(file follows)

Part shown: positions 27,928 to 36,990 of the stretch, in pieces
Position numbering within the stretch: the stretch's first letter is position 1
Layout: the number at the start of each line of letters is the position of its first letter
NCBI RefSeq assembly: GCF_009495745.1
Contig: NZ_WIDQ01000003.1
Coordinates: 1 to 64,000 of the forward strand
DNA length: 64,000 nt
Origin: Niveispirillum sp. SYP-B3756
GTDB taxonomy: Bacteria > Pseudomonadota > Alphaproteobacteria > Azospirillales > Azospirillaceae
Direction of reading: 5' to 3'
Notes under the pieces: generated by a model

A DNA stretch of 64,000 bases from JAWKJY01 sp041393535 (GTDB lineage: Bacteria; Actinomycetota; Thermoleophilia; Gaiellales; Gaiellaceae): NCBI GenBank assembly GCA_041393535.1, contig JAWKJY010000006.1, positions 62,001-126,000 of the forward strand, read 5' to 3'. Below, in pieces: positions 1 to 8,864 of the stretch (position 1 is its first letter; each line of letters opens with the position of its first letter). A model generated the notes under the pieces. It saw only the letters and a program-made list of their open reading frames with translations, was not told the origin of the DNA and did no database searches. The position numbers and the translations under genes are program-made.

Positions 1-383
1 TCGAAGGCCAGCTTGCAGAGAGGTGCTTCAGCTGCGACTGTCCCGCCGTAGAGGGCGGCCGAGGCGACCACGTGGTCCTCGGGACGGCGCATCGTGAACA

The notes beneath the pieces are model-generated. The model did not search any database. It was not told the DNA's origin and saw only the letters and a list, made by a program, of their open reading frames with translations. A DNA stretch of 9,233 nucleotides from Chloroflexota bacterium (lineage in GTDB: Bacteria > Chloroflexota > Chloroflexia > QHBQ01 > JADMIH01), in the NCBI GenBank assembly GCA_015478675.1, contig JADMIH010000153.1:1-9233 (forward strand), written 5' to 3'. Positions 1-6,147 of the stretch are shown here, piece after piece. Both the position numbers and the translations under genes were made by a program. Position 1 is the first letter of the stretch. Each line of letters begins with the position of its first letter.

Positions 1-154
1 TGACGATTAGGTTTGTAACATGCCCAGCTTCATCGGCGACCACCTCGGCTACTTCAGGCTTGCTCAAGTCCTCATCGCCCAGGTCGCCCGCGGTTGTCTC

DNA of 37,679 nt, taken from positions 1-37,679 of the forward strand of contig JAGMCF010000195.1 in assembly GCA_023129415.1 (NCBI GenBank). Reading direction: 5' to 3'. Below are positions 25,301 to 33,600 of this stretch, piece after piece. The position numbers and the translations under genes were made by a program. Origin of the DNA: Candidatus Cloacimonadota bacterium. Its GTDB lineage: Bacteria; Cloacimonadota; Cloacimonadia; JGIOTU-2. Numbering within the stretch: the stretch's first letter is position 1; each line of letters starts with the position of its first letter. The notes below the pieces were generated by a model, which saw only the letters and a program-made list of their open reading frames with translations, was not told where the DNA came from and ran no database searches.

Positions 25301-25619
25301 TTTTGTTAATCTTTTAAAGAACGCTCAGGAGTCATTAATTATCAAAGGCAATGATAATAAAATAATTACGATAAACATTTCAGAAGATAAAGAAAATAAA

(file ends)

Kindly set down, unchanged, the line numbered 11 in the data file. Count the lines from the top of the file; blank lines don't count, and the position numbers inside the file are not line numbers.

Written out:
Notes under the pieces: generated by a model